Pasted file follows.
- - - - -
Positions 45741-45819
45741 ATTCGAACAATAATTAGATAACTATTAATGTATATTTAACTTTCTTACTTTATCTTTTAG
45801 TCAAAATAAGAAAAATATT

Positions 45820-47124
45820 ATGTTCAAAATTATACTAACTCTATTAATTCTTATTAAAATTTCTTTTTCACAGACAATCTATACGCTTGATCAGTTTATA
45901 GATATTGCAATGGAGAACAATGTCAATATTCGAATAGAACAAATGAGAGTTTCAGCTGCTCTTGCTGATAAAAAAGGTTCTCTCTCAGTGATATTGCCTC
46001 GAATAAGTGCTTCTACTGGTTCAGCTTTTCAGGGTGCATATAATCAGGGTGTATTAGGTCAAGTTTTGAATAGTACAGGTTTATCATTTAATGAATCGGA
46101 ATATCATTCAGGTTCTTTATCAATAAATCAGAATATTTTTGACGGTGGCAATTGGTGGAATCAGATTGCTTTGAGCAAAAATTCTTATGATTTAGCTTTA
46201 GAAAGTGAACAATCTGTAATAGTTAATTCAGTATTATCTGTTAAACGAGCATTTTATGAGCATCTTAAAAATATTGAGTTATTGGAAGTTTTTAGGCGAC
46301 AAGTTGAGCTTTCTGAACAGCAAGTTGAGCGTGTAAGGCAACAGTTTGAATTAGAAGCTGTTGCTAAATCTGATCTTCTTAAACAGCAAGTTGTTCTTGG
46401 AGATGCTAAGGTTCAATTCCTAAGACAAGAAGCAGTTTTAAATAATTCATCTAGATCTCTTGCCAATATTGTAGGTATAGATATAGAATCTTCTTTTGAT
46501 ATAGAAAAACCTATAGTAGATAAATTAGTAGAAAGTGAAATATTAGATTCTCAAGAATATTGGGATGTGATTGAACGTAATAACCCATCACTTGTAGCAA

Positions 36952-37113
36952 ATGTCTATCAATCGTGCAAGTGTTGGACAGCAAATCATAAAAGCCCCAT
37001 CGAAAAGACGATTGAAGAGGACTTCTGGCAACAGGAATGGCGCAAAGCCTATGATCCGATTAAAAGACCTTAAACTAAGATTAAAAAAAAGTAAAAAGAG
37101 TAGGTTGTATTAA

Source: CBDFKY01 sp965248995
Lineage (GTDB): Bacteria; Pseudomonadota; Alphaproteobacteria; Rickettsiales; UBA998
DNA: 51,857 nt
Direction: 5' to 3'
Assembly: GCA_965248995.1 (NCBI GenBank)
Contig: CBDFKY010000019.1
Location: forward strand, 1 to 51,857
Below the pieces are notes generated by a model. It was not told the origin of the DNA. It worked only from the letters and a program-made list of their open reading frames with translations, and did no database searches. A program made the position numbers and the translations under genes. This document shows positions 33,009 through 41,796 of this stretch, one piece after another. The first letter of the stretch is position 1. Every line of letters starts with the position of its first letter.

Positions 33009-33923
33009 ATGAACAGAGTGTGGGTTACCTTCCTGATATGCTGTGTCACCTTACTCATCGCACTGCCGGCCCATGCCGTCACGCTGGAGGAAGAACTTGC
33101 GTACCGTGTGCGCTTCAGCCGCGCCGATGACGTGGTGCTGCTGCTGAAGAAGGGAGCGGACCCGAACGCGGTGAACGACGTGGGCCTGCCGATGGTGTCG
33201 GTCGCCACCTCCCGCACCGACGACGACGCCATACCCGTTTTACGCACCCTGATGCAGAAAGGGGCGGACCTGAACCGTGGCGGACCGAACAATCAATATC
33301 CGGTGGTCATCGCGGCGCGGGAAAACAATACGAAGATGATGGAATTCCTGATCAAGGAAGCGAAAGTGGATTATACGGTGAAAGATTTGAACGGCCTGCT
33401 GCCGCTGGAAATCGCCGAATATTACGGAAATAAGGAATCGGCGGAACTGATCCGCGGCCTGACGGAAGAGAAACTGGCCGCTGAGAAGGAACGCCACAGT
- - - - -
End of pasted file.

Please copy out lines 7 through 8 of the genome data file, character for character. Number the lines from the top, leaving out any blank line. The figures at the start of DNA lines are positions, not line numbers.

46001 GAATAAGTGCTTCTACTGGTTCAGCTTTTCAGGGTGCATATAATCAGGGTGTATTAGGTCAAGTTTTGAATAGTACAGGTTTATCATTTAATGAATCGGA
46101 ATATCATTCAGGTTCTTTATCAATAAATCAGAATATTTTTGACGGTGGCAATTGGTGGAATCAGATTGCTTTGAGCAAAAATTCTTATGATTTAGCTTTA